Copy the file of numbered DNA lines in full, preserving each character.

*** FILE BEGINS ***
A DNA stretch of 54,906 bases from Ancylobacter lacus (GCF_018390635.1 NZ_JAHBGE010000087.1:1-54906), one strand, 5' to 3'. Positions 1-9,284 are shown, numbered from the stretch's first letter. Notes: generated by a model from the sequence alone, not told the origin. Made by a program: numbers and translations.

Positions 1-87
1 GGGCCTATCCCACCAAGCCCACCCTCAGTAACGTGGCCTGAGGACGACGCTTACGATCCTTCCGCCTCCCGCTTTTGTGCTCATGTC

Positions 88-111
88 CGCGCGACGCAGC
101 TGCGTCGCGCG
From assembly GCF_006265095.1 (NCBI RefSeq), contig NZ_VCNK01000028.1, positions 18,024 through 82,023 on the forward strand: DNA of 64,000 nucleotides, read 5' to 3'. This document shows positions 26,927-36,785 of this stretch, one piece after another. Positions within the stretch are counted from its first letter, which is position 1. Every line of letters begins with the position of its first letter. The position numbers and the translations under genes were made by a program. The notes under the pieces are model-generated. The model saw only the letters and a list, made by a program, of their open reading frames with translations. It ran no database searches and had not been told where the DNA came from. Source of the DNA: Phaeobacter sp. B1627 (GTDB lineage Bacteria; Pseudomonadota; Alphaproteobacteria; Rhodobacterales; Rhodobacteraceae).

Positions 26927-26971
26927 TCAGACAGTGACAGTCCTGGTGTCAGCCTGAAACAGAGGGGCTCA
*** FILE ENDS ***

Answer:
A DNA stretch of 54,906 bases from Ancylobacter lacus (GCF_018390635.1 NZ_JAHBGE010000087.1:1-54906), one strand, 5' to 3'. Positions 1-9,284 are shown, numbered from the stretch's first letter. Notes: generated by a model from the sequence alone, not told the origin. Made by a program: numbers and translations.

Positions 1-87
1 GGGCCTATCCCACCAAGCCCACCCTCAGTAACGTGGCCTGAGGACGACGCTTACGATCCTTCCGCCTCCCGCTTTTGTGCTCATGTC

Positions 88-111
88 CGCGCGACGCAGC
101 TGCGTCGCGCG
From assembly GCF_006265095.1 (NCBI RefSeq), contig NZ_VCNK01000028.1, positions 18,024 through 82,023 on the forward strand: DNA of 64,000 nucleotides, read 5' to 3'. This document shows positions 26,927-36,785 of this stretch, one piece after another. Positions within the stretch are counted from its first letter, which is position 1. Every line of letters begins with the position of its first letter. The position numbers and the translations under genes were made by a program. The notes under the pieces are model-generated. The model saw only the letters and a list, made by a program, of their open reading frames with translations. It ran no database searches and had not been told where the DNA came from. Source of the DNA: Phaeobacter sp. B1627 (GTDB lineage Bacteria; Pseudomonadota; Alphaproteobacteria; Rhodobacterales; Rhodobacteraceae).

Positions 26927-26971
26927 TCAGACAGTGACAGTCCTGGTGTCAGCCTGAAACAGAGGGGCTCA